Orpheus and Greek Religion Chapters 7 & 8: “Orpheus and Other Greek Religious Thinkers” and “Orpheus in the Hellenistic and Greco-Roman World”
This is my LAST notes post (and a short one) – because this is the end of the book!
- Pythagoreans: The Orphics and Pythagoreans were similar in that they promoted a specific lifestyle, and were concerned with purification of the soul. However, the Pythagoreans were not centered on Dionysos like the Ophics; they were more focused on Apollo. The authors compares the two groups to two sects of Christians who accept the same dogma, but have a different patron saint. Pythagoreanism was also a philosophy as well as a religion. There was overlap between the two groups but they were not the same.
- Milesian/Ionian school: They shared the assumption/question that there is a divine unity transcending what we see of the world, and that from this unity of the divine comes multiplicity. This is what the Orphics thought of as Orphic Zeus, the One who is Many who come back to One. The Ionians tried to discover what they would call this underlying divinity; Anaximander ended up calling it “The Unlimited,” and his cosmogony had interesting similarities to that of the Orphics.
- The book goes on from there to show how many other ancients were NOT Orphic. I was less interested in this section.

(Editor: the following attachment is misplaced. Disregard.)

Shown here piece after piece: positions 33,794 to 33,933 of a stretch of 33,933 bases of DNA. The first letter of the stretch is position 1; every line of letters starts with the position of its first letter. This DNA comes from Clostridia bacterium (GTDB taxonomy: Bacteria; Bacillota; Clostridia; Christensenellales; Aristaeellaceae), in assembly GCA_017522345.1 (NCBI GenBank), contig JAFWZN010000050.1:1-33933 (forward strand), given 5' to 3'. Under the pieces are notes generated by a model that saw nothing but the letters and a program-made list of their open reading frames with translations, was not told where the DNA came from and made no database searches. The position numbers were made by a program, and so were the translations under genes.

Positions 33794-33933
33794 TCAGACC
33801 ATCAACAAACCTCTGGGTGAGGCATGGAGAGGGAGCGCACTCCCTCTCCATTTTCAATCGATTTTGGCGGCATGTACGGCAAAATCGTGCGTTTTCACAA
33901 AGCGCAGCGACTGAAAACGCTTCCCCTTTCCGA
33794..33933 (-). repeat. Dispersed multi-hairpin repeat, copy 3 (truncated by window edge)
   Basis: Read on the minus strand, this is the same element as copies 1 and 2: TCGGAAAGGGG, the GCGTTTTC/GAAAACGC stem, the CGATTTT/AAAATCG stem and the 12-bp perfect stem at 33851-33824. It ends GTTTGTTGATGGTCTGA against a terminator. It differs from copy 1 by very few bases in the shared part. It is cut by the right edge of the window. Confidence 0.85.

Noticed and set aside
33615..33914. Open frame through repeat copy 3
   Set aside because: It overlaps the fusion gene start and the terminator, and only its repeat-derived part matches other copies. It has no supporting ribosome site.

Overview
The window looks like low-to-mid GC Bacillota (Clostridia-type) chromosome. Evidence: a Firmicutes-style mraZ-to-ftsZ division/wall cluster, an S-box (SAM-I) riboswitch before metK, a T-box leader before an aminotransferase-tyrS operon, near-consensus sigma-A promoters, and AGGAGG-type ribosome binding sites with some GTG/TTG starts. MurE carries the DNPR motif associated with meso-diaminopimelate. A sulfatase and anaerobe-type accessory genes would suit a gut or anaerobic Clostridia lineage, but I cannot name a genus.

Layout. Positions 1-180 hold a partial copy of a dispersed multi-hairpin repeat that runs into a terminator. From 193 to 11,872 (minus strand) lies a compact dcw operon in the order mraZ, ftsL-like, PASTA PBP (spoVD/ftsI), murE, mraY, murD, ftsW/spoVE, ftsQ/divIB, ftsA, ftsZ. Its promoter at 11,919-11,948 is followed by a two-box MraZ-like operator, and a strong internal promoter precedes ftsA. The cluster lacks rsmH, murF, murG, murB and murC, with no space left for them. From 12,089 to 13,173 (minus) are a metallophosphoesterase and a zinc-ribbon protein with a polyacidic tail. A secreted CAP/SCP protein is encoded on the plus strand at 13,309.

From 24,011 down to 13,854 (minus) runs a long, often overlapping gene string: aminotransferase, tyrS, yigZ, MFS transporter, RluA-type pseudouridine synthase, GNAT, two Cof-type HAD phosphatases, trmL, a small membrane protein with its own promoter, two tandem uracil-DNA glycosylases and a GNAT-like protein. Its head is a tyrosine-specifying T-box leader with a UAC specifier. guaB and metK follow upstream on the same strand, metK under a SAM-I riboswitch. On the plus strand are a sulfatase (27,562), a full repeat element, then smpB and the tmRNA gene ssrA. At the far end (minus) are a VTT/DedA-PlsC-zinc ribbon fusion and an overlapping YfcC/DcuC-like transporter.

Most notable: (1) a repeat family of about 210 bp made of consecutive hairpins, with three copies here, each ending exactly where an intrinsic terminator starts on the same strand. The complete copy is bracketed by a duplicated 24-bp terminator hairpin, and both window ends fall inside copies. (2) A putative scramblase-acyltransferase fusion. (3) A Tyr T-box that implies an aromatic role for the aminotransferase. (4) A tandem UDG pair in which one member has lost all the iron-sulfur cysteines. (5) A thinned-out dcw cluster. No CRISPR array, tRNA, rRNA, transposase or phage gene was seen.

- Syncretism was huge in the Hellenistic world. It was how the Greeks could understand the existence of non-Greek gods. Orphism was a part of this world too. This can be seen in the diversity of gods and spirits addressed in the Orphic Hymns.
- Orphism and Christianity: The author suggests that we, the readers, “make up our own minds” about the connection between Christianity and Orphism, but says that the figure and myth of Orpheus was inspiring to the early Christians for sure. Comparisons were made between Orpheus and David of the Old Testament, another magical musician who played for the animals. One interesting artifact is the amulet of a man on a cross, crowned by a crescent moon, with the inscription “Orpheus Bakkikos,” which seems to be a syncretism of Orphic and Christian imagery. There are obvious similarities between Orphism and Christianity, such as the doctrine of original sin (though the Orphics meant something very different by it), the dying-and-rising god, and the similarity to the being “born anew” of the mystery religions. The details of the two belief systems, however, are very different despite the basic similarities.
I’m glad I read the book; it clarified a few things for me and makes me feel better-informed. It was a fine overview. I hope these notes can be helpful to others who may not have much time for academic books.
And with that, I’m going to take a break from studying, and will go forth and practice my Orphic-influenced religion!